duced a much stronger impression^ both upon officers and ^ ^^"^ 
men^ than had been supposed^ and they contributed 
materially towards the sudden, and unexpected return to 
obedience which took place a few days later. On the 



CHAP. XX. 8th August the Committee of Officers wrote to Colonel 
Montresor^ and after having expressed their respect for 
his character and conduct^ they proceeded to say that the 
recent treatment by Government of the officers at the 
Mount ^ and elsewhere, rendered it necessary to adopt 
measures of precaution which might cause him uneasi- 
ness, and they therefore suggested to him the propriety 
of giving up the command of the Company's troops, 
which they, the Committee, proposed to withdraw from 
the cantonment, and to encamp in the neighbourhood. 
The Colonel, in reply, addressed himself to Major Neale 
as the senior officer, and one whose influence had fre- 
quently been exerted in the cause of order. 

He pointed out the fatal conseqences of the contem-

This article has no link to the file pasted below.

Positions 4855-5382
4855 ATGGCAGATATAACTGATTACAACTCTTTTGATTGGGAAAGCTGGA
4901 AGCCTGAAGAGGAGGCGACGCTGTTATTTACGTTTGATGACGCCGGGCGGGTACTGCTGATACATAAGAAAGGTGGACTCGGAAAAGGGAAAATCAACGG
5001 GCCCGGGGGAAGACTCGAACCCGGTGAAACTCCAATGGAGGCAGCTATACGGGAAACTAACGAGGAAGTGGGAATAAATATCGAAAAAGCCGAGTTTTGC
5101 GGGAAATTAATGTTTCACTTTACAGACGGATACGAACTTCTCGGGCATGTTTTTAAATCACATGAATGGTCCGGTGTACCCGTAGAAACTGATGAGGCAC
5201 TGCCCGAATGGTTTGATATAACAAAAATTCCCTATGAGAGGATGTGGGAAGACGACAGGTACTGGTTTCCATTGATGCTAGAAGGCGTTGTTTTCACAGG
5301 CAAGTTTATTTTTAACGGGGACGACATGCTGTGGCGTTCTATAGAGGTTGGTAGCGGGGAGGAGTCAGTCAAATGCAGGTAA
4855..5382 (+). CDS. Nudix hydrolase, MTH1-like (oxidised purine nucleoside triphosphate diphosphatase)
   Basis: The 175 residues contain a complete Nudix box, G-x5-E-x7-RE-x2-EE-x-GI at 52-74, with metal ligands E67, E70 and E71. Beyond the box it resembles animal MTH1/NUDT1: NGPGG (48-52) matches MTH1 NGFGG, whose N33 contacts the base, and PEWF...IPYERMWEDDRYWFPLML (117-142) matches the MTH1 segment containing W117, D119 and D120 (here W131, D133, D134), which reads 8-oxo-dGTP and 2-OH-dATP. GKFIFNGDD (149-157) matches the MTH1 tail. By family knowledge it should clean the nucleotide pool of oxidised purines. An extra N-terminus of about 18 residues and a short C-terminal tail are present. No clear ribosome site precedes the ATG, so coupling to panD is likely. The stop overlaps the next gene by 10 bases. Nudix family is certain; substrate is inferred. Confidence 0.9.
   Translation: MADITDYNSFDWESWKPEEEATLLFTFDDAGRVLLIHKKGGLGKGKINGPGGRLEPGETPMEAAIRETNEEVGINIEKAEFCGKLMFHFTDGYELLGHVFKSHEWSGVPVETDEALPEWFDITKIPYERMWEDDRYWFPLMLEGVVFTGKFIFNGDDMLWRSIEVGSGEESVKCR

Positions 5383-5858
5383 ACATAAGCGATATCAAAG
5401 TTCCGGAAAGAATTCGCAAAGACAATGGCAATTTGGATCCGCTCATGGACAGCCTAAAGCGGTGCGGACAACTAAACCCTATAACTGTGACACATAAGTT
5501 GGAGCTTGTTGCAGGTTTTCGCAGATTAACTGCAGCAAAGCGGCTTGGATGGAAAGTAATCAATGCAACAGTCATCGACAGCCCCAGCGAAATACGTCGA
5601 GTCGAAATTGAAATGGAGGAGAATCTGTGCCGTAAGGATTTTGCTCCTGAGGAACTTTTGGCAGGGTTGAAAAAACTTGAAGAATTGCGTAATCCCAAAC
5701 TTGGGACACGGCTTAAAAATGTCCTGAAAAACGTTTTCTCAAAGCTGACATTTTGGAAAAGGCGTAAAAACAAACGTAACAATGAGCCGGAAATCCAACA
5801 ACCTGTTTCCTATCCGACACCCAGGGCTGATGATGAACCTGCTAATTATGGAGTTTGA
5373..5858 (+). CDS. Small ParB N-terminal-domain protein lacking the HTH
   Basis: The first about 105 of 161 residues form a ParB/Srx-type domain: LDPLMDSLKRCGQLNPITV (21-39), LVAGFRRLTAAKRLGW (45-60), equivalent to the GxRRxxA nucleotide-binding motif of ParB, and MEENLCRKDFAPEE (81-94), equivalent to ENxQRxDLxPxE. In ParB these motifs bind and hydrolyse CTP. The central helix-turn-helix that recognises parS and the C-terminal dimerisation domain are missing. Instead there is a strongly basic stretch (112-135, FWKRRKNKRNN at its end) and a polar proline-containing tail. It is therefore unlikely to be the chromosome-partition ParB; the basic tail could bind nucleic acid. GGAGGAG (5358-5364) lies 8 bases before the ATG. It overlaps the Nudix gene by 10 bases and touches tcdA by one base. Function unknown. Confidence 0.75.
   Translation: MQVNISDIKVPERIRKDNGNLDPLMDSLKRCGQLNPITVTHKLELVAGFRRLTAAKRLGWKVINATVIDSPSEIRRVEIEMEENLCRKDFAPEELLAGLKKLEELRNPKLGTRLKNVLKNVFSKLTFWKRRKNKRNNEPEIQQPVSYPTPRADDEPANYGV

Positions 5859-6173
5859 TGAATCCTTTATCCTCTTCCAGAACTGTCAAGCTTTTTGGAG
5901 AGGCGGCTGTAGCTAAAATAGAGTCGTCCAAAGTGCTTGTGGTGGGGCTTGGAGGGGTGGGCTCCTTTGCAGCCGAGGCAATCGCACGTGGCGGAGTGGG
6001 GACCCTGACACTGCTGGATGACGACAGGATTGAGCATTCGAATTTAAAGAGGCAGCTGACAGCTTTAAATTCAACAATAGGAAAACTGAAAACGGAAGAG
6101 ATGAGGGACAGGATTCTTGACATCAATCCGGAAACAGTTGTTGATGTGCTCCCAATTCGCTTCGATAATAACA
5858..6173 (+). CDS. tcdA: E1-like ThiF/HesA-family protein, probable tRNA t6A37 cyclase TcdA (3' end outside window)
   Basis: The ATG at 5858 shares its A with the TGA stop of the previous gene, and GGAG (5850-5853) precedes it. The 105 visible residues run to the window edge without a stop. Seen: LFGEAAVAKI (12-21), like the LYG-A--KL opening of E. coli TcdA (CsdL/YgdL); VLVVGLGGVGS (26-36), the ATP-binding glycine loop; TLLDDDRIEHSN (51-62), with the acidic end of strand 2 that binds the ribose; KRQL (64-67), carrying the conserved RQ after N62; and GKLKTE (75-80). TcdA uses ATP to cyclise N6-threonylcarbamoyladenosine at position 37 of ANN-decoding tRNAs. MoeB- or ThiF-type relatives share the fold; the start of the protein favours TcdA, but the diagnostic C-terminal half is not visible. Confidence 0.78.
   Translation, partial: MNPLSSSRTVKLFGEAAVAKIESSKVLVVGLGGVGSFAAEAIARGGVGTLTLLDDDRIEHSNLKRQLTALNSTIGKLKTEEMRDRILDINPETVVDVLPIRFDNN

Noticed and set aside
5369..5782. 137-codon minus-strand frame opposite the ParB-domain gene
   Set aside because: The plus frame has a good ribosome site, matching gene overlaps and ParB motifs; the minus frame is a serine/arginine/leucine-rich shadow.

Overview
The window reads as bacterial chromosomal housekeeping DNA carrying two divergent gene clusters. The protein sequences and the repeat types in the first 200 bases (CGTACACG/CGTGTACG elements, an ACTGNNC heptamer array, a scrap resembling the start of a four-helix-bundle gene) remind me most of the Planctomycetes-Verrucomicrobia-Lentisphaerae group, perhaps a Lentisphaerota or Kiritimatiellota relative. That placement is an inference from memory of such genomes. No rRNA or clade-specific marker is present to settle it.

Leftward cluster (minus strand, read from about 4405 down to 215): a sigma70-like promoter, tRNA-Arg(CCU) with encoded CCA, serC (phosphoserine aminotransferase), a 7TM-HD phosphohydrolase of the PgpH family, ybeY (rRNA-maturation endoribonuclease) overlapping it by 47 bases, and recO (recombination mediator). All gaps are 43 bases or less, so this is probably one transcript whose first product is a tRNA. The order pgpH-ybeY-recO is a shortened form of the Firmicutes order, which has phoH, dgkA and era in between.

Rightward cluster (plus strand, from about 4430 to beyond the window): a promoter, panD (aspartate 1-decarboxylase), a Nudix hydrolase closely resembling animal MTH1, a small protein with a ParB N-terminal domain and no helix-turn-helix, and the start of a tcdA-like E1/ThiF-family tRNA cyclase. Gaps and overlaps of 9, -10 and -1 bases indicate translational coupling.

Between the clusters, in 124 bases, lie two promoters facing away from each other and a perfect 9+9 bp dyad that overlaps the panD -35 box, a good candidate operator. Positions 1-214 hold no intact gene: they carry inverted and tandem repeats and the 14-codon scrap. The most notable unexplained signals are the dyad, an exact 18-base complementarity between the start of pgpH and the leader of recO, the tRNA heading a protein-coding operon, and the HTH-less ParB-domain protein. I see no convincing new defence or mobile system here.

plated movement, and earnestly warned him and his 
brother officers, of the disgrace and ruin by which any 
further perseverance in their present course, must inevi- 
tably be followed. This remonstrance, following the 
address of Colonel Close, and the recently acquired 
knowledge of the intention of the Oovemor-General to 
proceed to Madras, had the desired effect, and the officers 
tendered their submission three days later, in the follow- 
ing terms. 

AddreBi to 
Lord Mintow 

" To the Bight Honorable Lord Minto/' 

" Governor-General.'* 

** My Lord, We, the undersigned officers of the Honorable 
Company's Army attached to the Hyderabad Subsidiary Force, 
are folly impressed with a sense of the dangers that threaten 
the country, and not less actuated by those firm sentiments 

^ It was said that the oflSoers in oamp at the Little Mount were 
oiFered the test at Colonel Hare's hoose at the Madras end of the 
Harmalong bridge, and that on their refusal, they were plaoed nnder a 
guard, and sent off to the Coast without being allowed to reyisit tlie 


of loyalty and patriotism from which we have never departed, CHAP. XX. 

beg leav^e to assure your Lordship that we chiefly attribute 

the want of success that attended Colonel Close's mission, to 

the sudden and unexpected manner in which he presented the 

test that was proposed for our sigputtures. Belying, however, 

as we are now disposed to do, upon the justice, clemency, and 

wisdom of your Lordship, we do not hesitate in avowing our 

determination to abide by your Lordship's decision ; and as a